Lisa Magid and Katie Simon are both 25 years old and unemployed. Add in the fact that both are interested in improv comedy and there is good reason to think that they probably have a lot in common. But when it comes to unemployment, they’re taking it differently.
Simon, a graduate of Columbia University, was working as a software developer when she was laid off. She had high hopes for all the things she could get done with her newfound free time. She didn’t anticipate the malaise that can take over a person without a set schedule. Simon said she found it, “harder to get things done than I thought it would be.” Despite working in one of the few industries that has consistently had work available over the last few years, she now worries about finding her next job. Simon says she is bad at interviewing and that getting a new job might be harder than she originally thought.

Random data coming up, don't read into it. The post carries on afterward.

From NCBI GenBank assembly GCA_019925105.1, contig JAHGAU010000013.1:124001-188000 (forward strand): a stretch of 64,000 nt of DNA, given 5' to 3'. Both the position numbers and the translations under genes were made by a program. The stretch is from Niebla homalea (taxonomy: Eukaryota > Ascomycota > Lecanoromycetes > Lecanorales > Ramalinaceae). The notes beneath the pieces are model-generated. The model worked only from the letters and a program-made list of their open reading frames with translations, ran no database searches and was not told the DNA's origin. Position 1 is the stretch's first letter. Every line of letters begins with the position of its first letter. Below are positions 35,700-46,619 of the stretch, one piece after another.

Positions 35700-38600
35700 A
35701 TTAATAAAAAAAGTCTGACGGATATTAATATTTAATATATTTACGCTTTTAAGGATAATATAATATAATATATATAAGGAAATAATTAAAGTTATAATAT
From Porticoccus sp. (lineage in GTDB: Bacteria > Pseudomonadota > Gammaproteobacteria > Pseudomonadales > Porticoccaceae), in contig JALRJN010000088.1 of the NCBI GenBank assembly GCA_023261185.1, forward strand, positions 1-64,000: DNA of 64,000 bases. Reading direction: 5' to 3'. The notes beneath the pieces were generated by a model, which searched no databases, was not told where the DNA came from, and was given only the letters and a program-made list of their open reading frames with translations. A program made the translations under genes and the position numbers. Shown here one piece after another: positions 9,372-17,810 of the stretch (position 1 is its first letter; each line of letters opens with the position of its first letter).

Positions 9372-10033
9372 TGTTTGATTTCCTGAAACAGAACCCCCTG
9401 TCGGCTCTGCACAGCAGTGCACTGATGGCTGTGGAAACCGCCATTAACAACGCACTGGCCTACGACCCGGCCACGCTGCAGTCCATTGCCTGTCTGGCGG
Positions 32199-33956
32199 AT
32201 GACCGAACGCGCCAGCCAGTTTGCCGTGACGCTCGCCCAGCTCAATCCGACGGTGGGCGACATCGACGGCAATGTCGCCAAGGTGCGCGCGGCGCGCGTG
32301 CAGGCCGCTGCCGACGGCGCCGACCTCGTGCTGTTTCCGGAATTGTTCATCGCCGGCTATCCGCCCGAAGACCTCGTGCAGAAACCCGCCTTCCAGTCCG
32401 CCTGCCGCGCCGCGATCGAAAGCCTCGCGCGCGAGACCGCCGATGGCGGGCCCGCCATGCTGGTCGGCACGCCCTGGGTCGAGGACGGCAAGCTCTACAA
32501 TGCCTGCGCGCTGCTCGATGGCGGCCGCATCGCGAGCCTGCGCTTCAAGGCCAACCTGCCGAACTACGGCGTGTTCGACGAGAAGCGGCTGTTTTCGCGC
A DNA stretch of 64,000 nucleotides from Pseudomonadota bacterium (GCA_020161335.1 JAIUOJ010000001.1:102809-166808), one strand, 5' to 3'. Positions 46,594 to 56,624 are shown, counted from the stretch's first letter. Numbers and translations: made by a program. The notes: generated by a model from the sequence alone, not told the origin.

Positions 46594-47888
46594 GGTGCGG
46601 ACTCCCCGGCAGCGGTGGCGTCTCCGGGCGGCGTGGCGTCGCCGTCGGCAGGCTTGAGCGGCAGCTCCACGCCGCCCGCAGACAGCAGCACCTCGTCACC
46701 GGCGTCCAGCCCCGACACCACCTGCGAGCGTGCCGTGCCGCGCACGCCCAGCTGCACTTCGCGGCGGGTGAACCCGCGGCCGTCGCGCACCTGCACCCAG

Magid is taking it all in stride. Having recently graduated from Brandeis, she was working as a server when she became unemployed. Now she does occasional part-time work as a transcriber. “I feel like I’m young enough that I don’t mind,” said Magid. In fact, the idea of being employed might hold more terror for her. Magid said she was “scared to be employed in a way because I’m scared I’ll get stuck.” Her fear is, in part, motivated by the high unemployment rate. She worries she would feel so grateful to have a job that she’d stay even if she hated it.
Unemployment can be a mixed blessing for some. Fill out the survey below to explain where you stand, whether you are unemployed or underemployed.
[above image courtesy of cathredfern via flickr]